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|Title:||Mentoring, Sponsorship and Support Networks: Relationships With Significant Others in the Career Advancement of Successful Illinois Public School Administrators|
|Author(s):||Robinson, Dorothy Jones|
|Department / Program:||Education|
|Degree Granting Institution:||University of Illinois at Urbana-Champaign|
|Abstract:||This study utilized research done previously in the fields of psychology, sociology and business to establish a framework for investigating the relationships with significant others that have contributed to the career advancement of successful public school administrators. Because there were so few women in top school administration positions, and the number declining in the State of Illinois, special attention was given to the differences by the sex of the administrators.
The goal of this research was to provide stimulation for further research, rather than to confirm existing hypotheses. Therefore, the study used developmental methods, modifying the procedures as new information changed the perspective. Initial interviews with six female superintendents were followed by two pilot forms of the survey. The final survey form was mailed to thirty-seven female and thirty-seven matched male assistant superintendents, or superintendents in the State of Illinois. All scores were tabulated, ranked, and, in some cases, averaged, with all differences reported and discussed. Special note was made of a few differences that were determined to be statistically significant at or below the .10 level, using a t test. Since the sample was small and requirements for randomization not always possible to meet, extreme caution is advised in attempting any broad generalizations based on the results of this study.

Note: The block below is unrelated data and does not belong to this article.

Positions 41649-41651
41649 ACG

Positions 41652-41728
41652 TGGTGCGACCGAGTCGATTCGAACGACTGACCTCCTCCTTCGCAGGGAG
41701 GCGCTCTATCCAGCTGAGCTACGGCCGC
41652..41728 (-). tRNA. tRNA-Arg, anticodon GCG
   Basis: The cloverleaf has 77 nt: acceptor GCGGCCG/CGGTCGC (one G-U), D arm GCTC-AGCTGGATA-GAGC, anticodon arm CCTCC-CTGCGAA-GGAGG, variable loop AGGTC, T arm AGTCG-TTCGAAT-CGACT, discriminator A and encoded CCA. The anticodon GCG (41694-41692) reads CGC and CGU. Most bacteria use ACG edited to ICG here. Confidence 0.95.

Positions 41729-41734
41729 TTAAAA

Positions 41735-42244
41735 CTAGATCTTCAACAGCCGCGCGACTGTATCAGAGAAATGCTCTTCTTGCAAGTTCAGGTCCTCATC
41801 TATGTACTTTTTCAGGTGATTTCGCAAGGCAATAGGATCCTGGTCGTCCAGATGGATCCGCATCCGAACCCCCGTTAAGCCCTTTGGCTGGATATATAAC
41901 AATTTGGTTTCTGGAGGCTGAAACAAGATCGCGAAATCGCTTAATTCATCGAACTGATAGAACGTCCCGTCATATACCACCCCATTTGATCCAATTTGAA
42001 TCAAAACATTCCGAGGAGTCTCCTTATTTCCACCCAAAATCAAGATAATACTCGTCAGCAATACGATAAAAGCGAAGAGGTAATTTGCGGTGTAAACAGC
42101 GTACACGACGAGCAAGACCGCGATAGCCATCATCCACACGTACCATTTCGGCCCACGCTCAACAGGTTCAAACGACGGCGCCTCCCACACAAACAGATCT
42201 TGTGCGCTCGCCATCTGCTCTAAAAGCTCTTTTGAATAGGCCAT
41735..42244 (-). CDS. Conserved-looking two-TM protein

In many respects, it was found that the framework taken mostly from other fields, especially business, provided a useful tool for examining the relationships of school administrators. Both the business executive and the school administrator had multiple mentors or sponsors in a comparable superior position in the organization, with similar kinds of help given and received. Differences in help included less advocacy during controversy for school administrators. The framework lost some of its usefulness when comparing support networks and mobility patterns, perhaps because of the smaller size and different nature of school organizations. Although school administrators' membership in organizations was high, it was not necessarily valued for career advancement. It would also appear that school administrators engaged in fewer of the kinds of activities that are said to be crucial for the advancement of business executives. Business executives were much more mobile (career-bound), with the trend increasing, while school administrators were mostly place-bound, in apparently ever increasing numbers.
Item analysis yielded some differences between male and female respondents, which may help to explain the declining number of female school administrators. In general, women had somewhat greater numbers of others helping them and slightly greater instances of help, particularly in the areas of motivation, encouragement and emotional support. The women in this sample were increasingly mentoring to both their own and the opposite sex, while the men offered substantially less help to women. Women belonged to somewhat fewer organizations, particularly civic and fraternal, which are viewed by some as extremely powerful. They engaged in career advancement activities slightly less than their male colleagues, with significant differences that might indicate a lack of understanding of some aspects of the organizational structure, such as teamwork and channels of communication. There was some evidence that the females valued their significant other relationships less than the males, even as they engaged in them. However, the small number of career-bound females had much higher levels of participation and valuing than career-bound males, and place-bound males and females. Finally, some evidence was provided of problems occurring because of sex-role stereotyping.
Thesis (Educat.D.)--University of Illinois at Urbana-Champaign, 1981.
|Date Available in IDEALS:||2014-12-12|